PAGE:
Friday, 13 April 2012

Eyes in their stars

I'm currently working my way through Evolution's Witness: How eyes evolved by Ivan Schwab. When (if!) I've finished, I'll review it. So far, I am not entirely sure how much I like the writing style but it is certainly packed with great images and interesting facts.

One such interesting fact is the discovery (for me) that certain kinds of brittle stars (echinoderms that are closely related to starfish) have arms that are covered in eyes. One such critter is Ophiocoma wendtii (Picture from the Wiezmann Institute). These have all sorts of interesting abilities, such as being able to regenerate lost limbs (given their name, I guess this happens quite often) and some species reproduce by asexual fission of the central disc, producing two "daughters" with three long legs and, while they regrow, two short ones. I'm not sure if Ophiocoma wendtii is one that reproduces this way but it's the eyes that I'm interested in here!
Eye close-up
Left, is a scanning electron micrograph from Photonic structures in biology by Pete Vukusic & J. Roy Sambles (Nature 424, 852-855) of the top of one of the arms (top panel). Each bump is a separate "eye" featuring a calcite microlens that focuses light to photoreceptor cells within the arm tissue. These cover the surface of each arm, meaning that the brittle star can detect light across its whole body.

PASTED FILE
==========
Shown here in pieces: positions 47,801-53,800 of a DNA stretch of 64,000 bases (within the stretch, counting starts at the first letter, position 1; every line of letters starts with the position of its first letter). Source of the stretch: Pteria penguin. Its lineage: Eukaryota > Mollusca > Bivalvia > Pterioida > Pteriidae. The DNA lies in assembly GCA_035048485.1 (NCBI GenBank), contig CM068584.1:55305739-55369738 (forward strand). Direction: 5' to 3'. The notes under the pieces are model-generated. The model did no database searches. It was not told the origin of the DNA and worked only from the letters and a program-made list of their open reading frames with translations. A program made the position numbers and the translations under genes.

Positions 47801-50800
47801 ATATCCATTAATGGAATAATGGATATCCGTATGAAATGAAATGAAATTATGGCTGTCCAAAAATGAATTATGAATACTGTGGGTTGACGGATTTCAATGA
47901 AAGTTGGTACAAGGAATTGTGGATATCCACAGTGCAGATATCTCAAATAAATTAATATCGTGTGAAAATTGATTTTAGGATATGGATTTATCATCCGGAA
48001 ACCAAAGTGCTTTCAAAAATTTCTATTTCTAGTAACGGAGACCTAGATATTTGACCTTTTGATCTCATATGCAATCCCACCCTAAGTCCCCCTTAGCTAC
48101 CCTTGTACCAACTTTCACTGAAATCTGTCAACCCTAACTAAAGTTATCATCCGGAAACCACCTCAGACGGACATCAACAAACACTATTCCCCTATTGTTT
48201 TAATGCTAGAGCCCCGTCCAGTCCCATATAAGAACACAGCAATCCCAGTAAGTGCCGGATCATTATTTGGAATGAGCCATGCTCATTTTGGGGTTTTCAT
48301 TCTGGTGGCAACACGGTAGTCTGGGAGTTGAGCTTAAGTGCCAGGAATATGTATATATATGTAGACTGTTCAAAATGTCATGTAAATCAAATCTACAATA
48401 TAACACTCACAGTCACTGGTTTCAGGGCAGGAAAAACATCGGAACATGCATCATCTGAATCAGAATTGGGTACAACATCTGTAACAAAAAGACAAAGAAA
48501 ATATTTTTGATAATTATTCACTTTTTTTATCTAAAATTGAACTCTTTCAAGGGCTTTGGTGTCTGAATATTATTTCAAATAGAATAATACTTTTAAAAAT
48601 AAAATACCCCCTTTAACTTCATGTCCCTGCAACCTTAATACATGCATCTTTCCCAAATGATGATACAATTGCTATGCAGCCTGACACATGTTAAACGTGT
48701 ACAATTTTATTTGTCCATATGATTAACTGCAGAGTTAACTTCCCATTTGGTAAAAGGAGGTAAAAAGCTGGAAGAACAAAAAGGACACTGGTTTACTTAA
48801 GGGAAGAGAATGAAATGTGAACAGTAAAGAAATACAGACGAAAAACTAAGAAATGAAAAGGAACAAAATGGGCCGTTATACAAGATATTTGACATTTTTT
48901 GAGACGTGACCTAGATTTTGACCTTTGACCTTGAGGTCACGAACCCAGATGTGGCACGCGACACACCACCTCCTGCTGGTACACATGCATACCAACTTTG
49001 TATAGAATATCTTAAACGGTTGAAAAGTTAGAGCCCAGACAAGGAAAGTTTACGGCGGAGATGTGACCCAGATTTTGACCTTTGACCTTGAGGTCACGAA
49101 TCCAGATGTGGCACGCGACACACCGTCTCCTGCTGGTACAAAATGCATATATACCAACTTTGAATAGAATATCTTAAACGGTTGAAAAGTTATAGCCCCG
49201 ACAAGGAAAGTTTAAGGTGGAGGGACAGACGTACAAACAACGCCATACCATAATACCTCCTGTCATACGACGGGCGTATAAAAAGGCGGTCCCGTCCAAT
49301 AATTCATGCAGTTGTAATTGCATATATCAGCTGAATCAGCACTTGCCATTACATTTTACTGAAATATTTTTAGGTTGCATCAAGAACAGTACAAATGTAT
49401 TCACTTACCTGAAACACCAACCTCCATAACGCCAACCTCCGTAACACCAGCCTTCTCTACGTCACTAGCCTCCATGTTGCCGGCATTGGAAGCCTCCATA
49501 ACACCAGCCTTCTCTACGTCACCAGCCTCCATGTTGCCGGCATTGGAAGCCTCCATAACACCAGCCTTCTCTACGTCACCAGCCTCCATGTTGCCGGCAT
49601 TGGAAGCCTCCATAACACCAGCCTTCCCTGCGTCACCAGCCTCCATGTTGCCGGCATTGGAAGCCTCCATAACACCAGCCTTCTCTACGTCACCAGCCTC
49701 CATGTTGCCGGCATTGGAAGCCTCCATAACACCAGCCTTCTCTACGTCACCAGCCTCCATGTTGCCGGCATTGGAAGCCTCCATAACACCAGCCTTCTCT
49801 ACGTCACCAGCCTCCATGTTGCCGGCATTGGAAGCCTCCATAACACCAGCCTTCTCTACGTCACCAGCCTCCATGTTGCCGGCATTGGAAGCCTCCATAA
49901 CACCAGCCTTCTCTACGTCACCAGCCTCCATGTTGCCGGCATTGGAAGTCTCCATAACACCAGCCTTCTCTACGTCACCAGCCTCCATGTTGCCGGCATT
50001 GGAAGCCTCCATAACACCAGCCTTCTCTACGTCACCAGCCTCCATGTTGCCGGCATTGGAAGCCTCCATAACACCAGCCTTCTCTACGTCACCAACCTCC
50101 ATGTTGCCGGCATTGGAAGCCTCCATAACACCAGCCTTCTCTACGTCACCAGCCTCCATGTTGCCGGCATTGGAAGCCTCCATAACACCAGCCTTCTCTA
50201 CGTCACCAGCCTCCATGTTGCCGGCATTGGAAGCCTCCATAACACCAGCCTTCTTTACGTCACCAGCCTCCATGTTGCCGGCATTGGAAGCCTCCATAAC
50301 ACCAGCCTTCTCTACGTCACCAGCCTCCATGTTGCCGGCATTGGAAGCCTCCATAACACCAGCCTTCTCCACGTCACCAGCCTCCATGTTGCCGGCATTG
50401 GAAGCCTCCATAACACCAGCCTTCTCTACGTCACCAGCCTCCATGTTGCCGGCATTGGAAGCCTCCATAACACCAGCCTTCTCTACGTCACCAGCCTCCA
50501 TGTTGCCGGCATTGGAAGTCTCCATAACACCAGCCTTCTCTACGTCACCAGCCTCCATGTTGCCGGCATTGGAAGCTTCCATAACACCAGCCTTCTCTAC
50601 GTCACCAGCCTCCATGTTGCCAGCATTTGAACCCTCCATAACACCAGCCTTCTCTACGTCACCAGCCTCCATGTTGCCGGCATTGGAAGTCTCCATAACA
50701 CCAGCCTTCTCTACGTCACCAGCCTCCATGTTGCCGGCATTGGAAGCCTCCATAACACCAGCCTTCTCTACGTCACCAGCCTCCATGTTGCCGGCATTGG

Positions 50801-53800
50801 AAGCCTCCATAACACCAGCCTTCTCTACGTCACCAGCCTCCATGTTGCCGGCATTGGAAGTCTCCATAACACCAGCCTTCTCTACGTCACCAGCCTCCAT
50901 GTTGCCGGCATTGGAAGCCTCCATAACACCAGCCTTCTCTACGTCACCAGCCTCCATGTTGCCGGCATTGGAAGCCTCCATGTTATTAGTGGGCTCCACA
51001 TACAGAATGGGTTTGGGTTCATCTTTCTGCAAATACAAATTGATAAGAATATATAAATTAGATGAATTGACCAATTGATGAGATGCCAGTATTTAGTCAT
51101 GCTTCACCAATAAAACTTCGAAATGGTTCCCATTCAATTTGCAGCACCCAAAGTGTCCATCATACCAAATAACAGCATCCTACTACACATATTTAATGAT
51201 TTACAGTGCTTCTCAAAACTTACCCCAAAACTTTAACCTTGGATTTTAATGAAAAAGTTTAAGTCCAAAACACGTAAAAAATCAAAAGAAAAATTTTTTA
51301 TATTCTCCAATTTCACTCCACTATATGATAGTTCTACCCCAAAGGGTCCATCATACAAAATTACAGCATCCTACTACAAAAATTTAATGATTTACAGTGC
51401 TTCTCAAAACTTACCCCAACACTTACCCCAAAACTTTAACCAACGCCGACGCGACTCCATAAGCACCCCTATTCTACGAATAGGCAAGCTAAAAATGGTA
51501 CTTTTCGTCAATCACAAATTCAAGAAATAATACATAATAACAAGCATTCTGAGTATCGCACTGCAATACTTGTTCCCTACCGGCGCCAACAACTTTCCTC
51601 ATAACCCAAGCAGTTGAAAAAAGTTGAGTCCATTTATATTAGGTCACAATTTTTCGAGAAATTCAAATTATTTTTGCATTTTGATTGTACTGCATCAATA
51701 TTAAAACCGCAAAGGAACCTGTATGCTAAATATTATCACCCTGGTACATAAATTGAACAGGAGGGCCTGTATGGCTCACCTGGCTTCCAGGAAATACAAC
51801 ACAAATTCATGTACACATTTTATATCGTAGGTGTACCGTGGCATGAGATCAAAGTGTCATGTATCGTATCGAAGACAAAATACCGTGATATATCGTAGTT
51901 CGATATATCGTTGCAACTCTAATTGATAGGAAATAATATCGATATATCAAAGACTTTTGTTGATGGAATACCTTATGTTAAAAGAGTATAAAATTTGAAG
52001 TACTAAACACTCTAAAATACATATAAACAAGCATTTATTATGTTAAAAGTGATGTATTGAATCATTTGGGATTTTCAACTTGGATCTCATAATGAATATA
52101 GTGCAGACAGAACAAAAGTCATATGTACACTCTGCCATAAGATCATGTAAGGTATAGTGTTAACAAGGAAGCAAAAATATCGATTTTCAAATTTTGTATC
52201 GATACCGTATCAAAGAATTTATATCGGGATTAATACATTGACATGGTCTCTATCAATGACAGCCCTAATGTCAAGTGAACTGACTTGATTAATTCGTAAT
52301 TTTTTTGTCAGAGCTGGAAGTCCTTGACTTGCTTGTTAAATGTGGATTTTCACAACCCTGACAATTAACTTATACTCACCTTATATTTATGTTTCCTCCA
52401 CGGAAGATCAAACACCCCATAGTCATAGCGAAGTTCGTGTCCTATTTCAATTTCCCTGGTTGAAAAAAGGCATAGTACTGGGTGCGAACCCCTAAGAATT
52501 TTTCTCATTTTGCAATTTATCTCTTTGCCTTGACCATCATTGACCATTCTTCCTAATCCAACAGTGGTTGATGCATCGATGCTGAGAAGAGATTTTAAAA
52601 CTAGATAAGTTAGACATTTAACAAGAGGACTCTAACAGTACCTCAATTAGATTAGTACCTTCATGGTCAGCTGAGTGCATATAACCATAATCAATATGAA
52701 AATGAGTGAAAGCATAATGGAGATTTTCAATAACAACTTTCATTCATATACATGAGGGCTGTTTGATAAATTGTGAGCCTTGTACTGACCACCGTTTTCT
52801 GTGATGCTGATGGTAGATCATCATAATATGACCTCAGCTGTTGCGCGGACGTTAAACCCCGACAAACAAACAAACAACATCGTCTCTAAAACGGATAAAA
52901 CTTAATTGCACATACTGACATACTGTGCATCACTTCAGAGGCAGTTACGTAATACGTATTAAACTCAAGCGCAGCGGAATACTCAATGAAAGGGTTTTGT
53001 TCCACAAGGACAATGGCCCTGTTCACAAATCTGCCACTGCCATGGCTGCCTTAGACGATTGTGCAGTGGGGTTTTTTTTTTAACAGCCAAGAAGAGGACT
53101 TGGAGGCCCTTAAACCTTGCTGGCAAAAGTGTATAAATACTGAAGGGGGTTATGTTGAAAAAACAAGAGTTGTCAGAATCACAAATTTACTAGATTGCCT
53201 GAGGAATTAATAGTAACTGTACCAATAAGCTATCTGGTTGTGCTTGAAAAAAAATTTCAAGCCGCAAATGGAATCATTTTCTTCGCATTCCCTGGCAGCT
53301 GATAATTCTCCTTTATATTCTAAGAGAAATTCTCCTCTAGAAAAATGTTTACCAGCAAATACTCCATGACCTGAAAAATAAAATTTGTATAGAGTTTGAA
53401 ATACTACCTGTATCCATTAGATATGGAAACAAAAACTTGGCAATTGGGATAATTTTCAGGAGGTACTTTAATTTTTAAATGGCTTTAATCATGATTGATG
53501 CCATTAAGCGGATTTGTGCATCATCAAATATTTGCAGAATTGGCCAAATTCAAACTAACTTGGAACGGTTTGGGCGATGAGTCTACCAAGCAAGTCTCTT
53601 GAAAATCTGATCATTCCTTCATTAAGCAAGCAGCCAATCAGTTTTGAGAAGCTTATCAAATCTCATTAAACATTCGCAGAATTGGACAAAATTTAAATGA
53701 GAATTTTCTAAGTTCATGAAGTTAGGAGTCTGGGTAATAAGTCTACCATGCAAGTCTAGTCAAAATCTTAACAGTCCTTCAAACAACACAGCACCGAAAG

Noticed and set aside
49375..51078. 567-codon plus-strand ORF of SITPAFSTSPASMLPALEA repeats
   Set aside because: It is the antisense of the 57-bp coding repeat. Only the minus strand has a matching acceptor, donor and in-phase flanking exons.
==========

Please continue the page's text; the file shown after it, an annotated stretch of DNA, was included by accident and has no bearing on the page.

A close-up of an individual lens is also shown (bottom panel). (The scale bars are, 10μm, so these things are small!) The physics is a bit beyond me but these little eyes feature a "double-lens design" that "minimizes spherical aberration and birefringence that might otherwise degrade the optical function." In other words (I think), these critters get a fairly undistorted view of the direction that light is coming from.

Potentially, they can use the pattern of light and shade to help avoid predators. Perhaps more fun, though, they also use pigment-containing chromatophores to change colour at night in response to light levels. Not to shabby for an animal that we last shared an ancestor with over 500 million years ago!

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